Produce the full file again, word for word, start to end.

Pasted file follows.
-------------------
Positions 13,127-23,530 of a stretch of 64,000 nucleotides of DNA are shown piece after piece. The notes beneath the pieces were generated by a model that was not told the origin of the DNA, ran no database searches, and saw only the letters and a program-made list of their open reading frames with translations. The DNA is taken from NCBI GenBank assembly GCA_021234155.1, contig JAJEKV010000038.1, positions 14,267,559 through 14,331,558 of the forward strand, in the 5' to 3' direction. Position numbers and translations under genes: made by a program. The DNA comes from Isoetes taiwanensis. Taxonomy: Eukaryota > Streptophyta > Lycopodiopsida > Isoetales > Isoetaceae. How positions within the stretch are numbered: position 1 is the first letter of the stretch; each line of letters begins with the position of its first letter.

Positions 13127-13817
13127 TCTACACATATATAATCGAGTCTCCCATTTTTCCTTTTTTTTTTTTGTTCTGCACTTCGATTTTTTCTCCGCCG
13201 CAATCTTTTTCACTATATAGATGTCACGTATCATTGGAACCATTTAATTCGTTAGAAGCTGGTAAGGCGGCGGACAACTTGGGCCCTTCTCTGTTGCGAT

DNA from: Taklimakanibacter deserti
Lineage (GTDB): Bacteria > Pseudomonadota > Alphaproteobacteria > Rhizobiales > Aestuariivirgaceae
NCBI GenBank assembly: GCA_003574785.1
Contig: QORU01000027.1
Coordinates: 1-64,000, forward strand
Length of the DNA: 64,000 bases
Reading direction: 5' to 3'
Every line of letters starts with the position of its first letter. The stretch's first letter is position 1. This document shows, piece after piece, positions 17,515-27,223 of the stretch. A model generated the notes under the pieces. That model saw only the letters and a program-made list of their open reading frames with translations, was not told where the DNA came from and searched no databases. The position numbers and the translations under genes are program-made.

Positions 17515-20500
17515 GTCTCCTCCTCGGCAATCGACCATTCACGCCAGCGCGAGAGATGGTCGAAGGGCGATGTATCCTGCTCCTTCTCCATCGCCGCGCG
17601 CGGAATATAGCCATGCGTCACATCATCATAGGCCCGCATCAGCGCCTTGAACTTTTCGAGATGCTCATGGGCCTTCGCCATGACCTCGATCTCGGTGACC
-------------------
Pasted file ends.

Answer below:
Positions 13,127-23,530 of a stretch of 64,000 nucleotides of DNA are shown piece after piece. The notes beneath the pieces were generated by a model that was not told the origin of the DNA, ran no database searches, and saw only the letters and a program-made list of their open reading frames with translations. The DNA is taken from NCBI GenBank assembly GCA_021234155.1, contig JAJEKV010000038.1, positions 14,267,559 through 14,331,558 of the forward strand, in the 5' to 3' direction. Position numbers and translations under genes: made by a program. The DNA comes from Isoetes taiwanensis. Taxonomy: Eukaryota > Streptophyta > Lycopodiopsida > Isoetales > Isoetaceae. How positions within the stretch are numbered: position 1 is the first letter of the stretch; each line of letters begins with the position of its first letter.

Positions 13127-13817
13127 TCTACACATATATAATCGAGTCTCCCATTTTTCCTTTTTTTTTTTTGTTCTGCACTTCGATTTTTTCTCCGCCG
13201 CAATCTTTTTCACTATATAGATGTCACGTATCATTGGAACCATTTAATTCGTTAGAAGCTGGTAAGGCGGCGGACAACTTGGGCCCTTCTCTGTTGCGAT

DNA from: Taklimakanibacter deserti
Lineage (GTDB): Bacteria > Pseudomonadota > Alphaproteobacteria > Rhizobiales > Aestuariivirgaceae
NCBI GenBank assembly: GCA_003574785.1
Contig: QORU01000027.1
Coordinates: 1-64,000, forward strand
Length of the DNA: 64,000 bases
Reading direction: 5' to 3'
Every line of letters starts with the position of its first letter. The stretch's first letter is position 1. This document shows, piece after piece, positions 17,515-27,223 of the stretch. A model generated the notes under the pieces. That model saw only the letters and a program-made list of their open reading frames with translations, was not told where the DNA came from and searched no databases. The position numbers and the translations under genes are program-made.

Positions 17515-20500
17515 GTCTCCTCCTCGGCAATCGACCATTCACGCCAGCGCGAGAGATGGTCGAAGGGCGATGTATCCTGCTCCTTCTCCATCGCCGCGCG
17601 CGGAATATAGCCATGCGTCACATCATCATAGGCCCGCATCAGCGCCTTGAACTTTTCGAGATGCTCATGGGCCTTCGCCATGACCTCGATCTCGGTGACC